A study of the multibillion-dollar Chinese e-commerce conglomerate and its charismatic founder.
Technology and financial expert Clark astutely profiles Jack Ma, the 51-year-old entrepreneur behind Alibaba, “the Amazon of China” that has become the world’s largest online shopping mall. Having met Ma in 1999, the author recalls the former English lecturer’s remarkably ambitious spirit and his intentions to overthrow the giants of Silicon Valley with the development of an unrivaled Internet-based business. Ma was backed by only a small handful of co-founders (his wife included), but the author pitched in and became an adviser to Alibaba in its infancy as it developed and gained a competitive edge through what Ma calls the “iron triangle” business plan: e-commerce, logistics, and finance, all of which Clark outlines in lucid detail. Further embellishing his portrait, the author also draws on his 20-year tenure living and working in China, and he shows the great impact of the multifaceted online experience on the country’s financial and cultural climates. Clark cites the 2008 global financial crisis as the tipping point when China’s economic focus turned inward to boost its own economy instead of primarily exporting goods overseas. Alibaba took the lead, launching itself with an online payment system and a host of subsidiary sites, which attracted small businesses to sell merchandise through their Web portals with no fees. Noting that the company remains governed by a “customer first, employees second, and shareholders third” philosophy, Clark contrasts Alibaba’s camaraderie-centered campus culture, including employee incentives and commitment awards, with its initial struggle to find startup investors and earn commercial credibility. The author frequently highlights Ma’s quirky, often contrarian personality and risk-taking management style. A particularly vigorous chapter on the struggle between Alibaba and e-commerce titans eBay and Yahoo for profitability and marketplace saturation in China dramatically demonstrates the volatility and competitiveness between businesses seeking to harness Internet consumerism.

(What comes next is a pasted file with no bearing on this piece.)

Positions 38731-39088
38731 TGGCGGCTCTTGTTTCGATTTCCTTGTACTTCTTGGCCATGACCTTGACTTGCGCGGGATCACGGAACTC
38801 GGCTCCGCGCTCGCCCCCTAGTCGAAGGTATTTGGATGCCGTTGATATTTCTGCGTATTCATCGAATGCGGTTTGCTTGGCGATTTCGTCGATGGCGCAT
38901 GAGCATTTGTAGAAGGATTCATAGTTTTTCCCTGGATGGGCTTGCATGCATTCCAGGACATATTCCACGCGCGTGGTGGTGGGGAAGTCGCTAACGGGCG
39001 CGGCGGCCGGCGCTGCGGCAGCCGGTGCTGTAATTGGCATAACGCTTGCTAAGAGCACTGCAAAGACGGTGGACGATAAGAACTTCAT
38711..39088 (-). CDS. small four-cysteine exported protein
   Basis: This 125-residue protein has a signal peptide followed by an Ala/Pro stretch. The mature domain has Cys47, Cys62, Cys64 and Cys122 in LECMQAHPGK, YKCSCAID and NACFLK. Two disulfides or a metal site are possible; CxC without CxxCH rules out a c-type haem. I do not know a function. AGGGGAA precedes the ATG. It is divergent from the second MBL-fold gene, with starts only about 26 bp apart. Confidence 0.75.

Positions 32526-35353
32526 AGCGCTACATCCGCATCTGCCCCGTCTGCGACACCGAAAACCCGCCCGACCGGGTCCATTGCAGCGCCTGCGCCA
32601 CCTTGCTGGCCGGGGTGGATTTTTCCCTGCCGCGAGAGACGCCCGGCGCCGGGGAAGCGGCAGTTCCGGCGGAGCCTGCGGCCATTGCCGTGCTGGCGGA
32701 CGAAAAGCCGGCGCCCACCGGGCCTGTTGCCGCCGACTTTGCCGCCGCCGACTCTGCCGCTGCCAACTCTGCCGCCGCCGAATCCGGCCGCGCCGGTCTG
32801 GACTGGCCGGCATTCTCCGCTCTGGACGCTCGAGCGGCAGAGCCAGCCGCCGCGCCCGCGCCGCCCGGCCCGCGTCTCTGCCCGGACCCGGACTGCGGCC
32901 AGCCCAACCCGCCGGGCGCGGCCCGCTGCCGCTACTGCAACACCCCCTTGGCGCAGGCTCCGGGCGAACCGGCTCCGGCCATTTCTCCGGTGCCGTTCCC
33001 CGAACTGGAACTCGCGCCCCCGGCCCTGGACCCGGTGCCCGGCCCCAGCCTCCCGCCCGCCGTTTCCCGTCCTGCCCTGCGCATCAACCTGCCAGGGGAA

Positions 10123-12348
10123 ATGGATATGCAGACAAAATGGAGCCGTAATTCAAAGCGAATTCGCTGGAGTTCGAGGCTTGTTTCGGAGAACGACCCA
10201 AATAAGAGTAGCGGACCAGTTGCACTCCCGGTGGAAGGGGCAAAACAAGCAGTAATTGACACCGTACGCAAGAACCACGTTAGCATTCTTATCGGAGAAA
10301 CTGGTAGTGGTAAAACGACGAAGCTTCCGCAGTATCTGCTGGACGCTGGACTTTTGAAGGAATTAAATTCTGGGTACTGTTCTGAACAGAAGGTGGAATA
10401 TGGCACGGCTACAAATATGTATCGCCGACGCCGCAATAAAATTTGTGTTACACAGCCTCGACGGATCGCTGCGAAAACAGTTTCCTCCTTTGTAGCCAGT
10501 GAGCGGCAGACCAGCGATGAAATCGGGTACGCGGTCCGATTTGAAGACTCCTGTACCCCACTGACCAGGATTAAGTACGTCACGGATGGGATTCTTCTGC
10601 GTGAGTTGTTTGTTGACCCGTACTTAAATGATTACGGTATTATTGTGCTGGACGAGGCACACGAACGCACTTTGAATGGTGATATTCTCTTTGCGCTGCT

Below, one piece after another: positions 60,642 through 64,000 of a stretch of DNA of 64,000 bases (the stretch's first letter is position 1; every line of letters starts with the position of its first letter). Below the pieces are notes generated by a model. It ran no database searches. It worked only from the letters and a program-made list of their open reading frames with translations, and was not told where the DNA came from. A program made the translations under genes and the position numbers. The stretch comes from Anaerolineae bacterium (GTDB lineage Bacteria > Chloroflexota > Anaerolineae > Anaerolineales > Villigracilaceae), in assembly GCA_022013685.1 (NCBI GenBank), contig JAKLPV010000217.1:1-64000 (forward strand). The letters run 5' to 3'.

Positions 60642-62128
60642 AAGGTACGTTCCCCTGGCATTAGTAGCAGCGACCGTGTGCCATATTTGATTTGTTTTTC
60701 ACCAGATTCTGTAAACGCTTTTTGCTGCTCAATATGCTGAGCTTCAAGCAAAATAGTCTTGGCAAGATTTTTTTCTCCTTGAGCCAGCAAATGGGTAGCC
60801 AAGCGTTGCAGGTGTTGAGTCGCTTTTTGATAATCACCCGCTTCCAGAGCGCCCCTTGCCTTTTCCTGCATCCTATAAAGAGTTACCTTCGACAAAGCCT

Useful, business-minded reporting on an unconventional corporate magnate, containing both corporate and human-interest perspectives.